Photo courtesy Justin Wages.

NEVADA CITY, Calif. February 8, 2019 –  The stretch of state scenic Highway 20 between Nevada City and the junction of I-80 is at times hazardous, both for cars and wildlife. This is the good news story behind our mention in Happening Now of a fox sitting in the roadway on Hwy 20 near White Cloud yesterday morning.

The grey fox sitting on the edge of the roadway caught the eye of Justin Wages, Land Manager for Placer Land Trust, who was driving to a staff retreat. On his Facebook page, he described what happened next.

“I saw a small furry lump huddled on the edge of snow covered Hwy 20 just past White Cloud. As we slowed for a better look we could tell it was a grey Fox and it appeared to be alive but freezing to death. The car in front of us noticed it too and we both pulled over to check on it. Turns out the women in the other vehicle volunteer at a wildlife rescue in Nevada City and they had an animal box in their car so Lynnette tried to slow down traffic while I approached the Fox fully expecting it to flee. It didn’t. I removed my flannel and wrapped it around the poor thing and scooped it up. It was so cold and disoriented that it didn’t struggle. It just dropped it’s head on my arm and relaxed.

I brought it to the two women and we discussed the best option to help the little thing. We both agreed Gold Country Wildlife Rescue was the best place for it and they would interrupt their snow day trip to drive back down the hill and contact Gold Country for assistance. I didn’t catch their names but I want to thank them for their efforts. It’s heartwarming to observe such acts of kindness.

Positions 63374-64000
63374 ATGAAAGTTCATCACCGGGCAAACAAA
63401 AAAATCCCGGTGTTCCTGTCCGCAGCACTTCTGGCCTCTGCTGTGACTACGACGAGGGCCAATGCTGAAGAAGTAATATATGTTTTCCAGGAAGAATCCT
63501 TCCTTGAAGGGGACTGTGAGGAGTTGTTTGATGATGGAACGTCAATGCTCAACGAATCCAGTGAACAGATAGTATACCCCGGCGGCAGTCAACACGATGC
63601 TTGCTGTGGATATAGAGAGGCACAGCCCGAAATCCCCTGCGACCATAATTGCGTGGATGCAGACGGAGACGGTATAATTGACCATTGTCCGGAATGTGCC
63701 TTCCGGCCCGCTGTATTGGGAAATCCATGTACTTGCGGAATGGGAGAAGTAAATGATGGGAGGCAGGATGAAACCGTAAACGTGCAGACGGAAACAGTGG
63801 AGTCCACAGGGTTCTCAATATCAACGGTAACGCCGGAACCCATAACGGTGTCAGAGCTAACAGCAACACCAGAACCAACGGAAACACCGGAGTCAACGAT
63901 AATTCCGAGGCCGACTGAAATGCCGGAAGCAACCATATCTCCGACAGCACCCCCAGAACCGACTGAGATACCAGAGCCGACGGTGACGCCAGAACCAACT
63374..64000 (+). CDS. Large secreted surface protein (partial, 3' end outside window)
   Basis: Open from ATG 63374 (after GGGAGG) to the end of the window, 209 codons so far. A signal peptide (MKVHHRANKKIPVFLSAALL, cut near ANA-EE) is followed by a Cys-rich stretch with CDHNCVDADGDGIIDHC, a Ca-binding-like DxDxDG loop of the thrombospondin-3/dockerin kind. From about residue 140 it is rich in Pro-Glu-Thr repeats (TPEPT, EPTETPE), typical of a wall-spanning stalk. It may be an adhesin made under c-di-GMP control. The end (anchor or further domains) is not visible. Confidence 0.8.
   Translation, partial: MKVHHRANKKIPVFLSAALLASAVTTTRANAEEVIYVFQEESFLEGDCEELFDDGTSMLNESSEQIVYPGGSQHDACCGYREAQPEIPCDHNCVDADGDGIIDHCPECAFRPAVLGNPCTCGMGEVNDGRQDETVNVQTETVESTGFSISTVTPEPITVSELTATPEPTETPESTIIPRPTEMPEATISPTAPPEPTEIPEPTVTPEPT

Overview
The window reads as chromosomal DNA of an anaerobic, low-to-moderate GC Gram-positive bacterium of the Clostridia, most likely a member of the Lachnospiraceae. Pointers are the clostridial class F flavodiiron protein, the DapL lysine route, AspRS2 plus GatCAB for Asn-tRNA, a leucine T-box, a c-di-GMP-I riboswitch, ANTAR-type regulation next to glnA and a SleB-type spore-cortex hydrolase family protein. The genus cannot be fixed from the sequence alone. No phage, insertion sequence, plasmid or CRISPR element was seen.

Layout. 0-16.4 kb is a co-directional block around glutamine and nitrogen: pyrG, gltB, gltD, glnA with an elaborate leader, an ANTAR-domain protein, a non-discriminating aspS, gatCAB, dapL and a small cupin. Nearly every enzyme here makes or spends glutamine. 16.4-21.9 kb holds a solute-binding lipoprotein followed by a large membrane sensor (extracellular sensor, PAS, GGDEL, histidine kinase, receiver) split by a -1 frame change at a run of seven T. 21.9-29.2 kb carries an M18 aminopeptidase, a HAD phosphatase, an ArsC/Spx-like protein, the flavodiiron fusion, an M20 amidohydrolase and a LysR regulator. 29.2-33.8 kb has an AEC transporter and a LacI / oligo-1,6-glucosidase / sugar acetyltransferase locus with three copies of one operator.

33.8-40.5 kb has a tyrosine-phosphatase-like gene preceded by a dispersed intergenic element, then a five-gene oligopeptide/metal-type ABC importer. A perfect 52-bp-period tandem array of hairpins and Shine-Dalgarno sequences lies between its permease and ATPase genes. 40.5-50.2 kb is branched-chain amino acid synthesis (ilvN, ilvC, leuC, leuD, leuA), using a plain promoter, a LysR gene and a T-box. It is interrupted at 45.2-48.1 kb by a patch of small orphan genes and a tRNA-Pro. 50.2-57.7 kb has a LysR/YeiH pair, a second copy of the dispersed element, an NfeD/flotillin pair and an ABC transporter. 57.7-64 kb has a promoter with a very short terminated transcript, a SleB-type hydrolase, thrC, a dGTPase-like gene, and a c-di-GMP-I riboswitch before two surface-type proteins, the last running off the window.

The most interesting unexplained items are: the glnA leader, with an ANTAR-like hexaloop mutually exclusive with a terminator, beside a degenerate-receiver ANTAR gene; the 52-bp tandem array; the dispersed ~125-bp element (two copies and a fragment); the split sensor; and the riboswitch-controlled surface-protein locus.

Later in the day I heard from my friend SallySue that the fox has been warmed up and given fluids and is more active but we don’t know if there are internal injuries or underlying disease. This is just a reminder for me that organizations like Gold Country Wildlife Rescue perform these functions 24 hours a day on an extremely limited budget and basically make ends meet through determination and hearts of gold. You can never go wrong donating to your local wildlife rescue or animal shelter. They need our support just like this little fox did. Thank for being there, Gold Country.”

Bitter cold and a concussion

The morning temperature of 23 F at the 4,420-ft elevation alone did not account for the fox’s unusual behavior. Once he was brought to Gold Country Wildlife Rescue’s Intake Center, it became apparent that he likely had been hit by a car and suffered from a concussion. “He will be with us for a while for treatment, but did not suffer any broken bones and will likely fully recover,” said Sallysue Stein, GCWR’s spokesperson.

She also pointed to other wildlife the organization rescues from the freezing temperatures, like a golden-crowned kinglet found in the snow yesterday. The bird was warmed up and is able to fly once more.

Mr. Fox this morning, alert and warm! Photo courtesy GCWR.

The fox is up and moving today, but still showing signs of a concussion. He should be fine – just needs some time and TLC to be ready to go back into the wild, according to Stein.

The rescue’s volunteers care for injured animals year-round and the Wildlife Intake Center located at 11251 B Ave. in Auburn is open 7 days a week, 365 days a year.

If you’d like to support Gold Country Wildlife Rescue’s work, they are happy to have new volunteers and all your donations are fully tax-deductible.

Find out more about GCWR here and thanks to Justin for caring.

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